Rolls Rite Bicycles
Bike & E-Bike Sales & Service
Serving Waynesville, Clyde and Western North Carolina since 2002

828-276-6080

A shop for riders who require personal service that is competent, thorough and practical
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Interesting Bike Pictures


Howe 1878
1816 Draissine (Germany)
Muddy Buddy-the best guided tour director ever
(1995-2007 RIP)
  

   
1891 Victor Spring Fork
1897 Punnett Companion
India-Avon Roadster
   


1950 Schwinn Black Phantom
Dylan 1
1933 Excelsior
 
 

Ultimate cycle trailer
Tandem
1892 Victor
 
   
 
1897 Carroll-note the gear drive
1960 Bowden Spaceliner
Pink Schwinn

 
 
1948 Roadmaster Luxury Liner
Worksman Utility
1986 Peugeot PX 10

 

Motor Bike Kit
Maximus rickshaw
Ant


 
Mongolia
Touring in Alaska
Surly Big Dummy
 

 

Roadside bike repair stand

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Repair Help
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About Us
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RollsRite Bicycles 1362 Asheville Road, Waynesville, NC 28786  828-276-6080  info@rollsritebicycles.com
Open 1-6PM Tuesday through Saturday    
Map & Directions    5/18/16
MORE...
1891 Victor Spring Fork, Overman Wheel Co., Chicopee Falls, Massachusetts
The wheels on this cushion-tire Victor came with tangential spoking, interchangeable parts, adjustable ball bearings and hollow rims. It had a swing saddle and the rider could easily remove the leather from the springs and take it with him to discourage theft. This was a high tech machine and it's price was $130.00 in 1891!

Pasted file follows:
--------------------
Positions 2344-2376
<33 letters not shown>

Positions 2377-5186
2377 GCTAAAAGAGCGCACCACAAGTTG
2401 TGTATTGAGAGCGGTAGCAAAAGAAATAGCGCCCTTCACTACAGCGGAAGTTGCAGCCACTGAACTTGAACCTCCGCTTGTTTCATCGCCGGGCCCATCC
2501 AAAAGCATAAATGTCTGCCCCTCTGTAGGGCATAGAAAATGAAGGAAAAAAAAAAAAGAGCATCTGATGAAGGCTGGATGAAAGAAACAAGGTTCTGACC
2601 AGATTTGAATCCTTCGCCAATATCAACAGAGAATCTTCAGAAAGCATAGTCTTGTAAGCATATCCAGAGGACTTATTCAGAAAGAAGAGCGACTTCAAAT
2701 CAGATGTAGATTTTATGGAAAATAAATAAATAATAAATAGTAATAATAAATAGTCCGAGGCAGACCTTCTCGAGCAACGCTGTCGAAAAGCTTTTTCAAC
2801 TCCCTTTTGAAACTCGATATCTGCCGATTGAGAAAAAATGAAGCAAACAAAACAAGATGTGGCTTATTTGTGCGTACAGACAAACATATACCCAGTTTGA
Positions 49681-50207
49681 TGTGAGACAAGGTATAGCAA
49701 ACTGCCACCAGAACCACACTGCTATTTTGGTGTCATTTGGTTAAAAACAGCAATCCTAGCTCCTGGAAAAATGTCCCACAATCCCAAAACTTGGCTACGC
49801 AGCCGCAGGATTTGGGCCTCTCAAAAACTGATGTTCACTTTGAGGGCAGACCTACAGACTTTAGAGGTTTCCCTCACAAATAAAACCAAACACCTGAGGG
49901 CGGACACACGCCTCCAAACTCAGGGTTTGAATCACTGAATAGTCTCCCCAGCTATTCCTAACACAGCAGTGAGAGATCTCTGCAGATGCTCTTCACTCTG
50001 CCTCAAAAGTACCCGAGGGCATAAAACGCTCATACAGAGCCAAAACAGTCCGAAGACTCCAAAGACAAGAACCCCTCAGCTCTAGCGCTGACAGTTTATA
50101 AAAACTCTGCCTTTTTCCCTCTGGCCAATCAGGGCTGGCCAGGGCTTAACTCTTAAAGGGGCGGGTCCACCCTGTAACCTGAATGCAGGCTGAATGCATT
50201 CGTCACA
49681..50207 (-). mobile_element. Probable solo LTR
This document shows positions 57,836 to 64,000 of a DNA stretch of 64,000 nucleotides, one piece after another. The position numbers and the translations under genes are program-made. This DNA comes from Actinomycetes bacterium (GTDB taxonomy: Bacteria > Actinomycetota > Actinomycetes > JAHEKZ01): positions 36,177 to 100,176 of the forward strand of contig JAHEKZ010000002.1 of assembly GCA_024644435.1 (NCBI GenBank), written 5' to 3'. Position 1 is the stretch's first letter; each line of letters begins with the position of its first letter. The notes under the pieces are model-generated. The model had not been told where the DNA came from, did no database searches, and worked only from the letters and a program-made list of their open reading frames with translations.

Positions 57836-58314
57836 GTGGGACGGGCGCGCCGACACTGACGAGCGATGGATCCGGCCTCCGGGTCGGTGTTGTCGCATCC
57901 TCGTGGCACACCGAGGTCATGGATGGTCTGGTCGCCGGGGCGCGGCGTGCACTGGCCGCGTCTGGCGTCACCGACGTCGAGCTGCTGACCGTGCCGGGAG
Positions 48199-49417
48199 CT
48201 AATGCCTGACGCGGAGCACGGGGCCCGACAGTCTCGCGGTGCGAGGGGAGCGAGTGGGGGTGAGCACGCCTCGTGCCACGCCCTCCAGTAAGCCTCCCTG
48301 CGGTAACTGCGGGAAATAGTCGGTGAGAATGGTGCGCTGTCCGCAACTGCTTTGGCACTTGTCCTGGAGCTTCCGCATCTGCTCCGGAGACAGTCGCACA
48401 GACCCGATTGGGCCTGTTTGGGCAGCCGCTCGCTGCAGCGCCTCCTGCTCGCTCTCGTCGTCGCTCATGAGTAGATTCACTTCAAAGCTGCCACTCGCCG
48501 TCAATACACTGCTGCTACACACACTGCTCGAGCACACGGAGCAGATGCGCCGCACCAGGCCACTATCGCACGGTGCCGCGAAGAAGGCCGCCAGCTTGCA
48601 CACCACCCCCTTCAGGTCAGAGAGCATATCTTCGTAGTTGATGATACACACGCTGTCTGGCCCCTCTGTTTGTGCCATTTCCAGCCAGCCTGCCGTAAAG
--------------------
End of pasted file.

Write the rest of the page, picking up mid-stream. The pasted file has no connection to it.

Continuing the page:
1897 Punnett Companion, Punnett Cycle Mfg., Co. Rochester, NY 
   There were several ways to fashion a bicycle built for two, but the Punnett, with a pair of frames, side-by-side attached to a pair of in-line wheels, was one of the more unlikely ones. The rear axle had a sprocket on either side, each powered by a corresponding chain, front sprocket, and pedals. If this seemed like difficult cycling  and balancing the Punnett with two riders was no easy task  there was another option: a third seat post could accommodate a single rider who would use the inside pedal of each crank set. This was not entirely comfortable, but it was considered practical in getting the machine to and from the abode of the wheelman's lady friend. (Bicycle Museum of America)

1897 Carrol Gear Drive, Thomas A. Carroll, Philadelphia, Pennsylvania
The bicycle boom and the competition of many companies in the market in the 1890s inspired much innovation. The gear-to-gear had three sprockets one attached to the crank, one to the rear-wheel hub, and the middle one to the chain stay and a small fork from the drop bar. Because it came toward the end of the boom and the beginning of the bicycle bust, it was not developed. The Gear-to-Gear remains an exotic machine that was, in fact, a good-working version of early bicycle-transmission technology.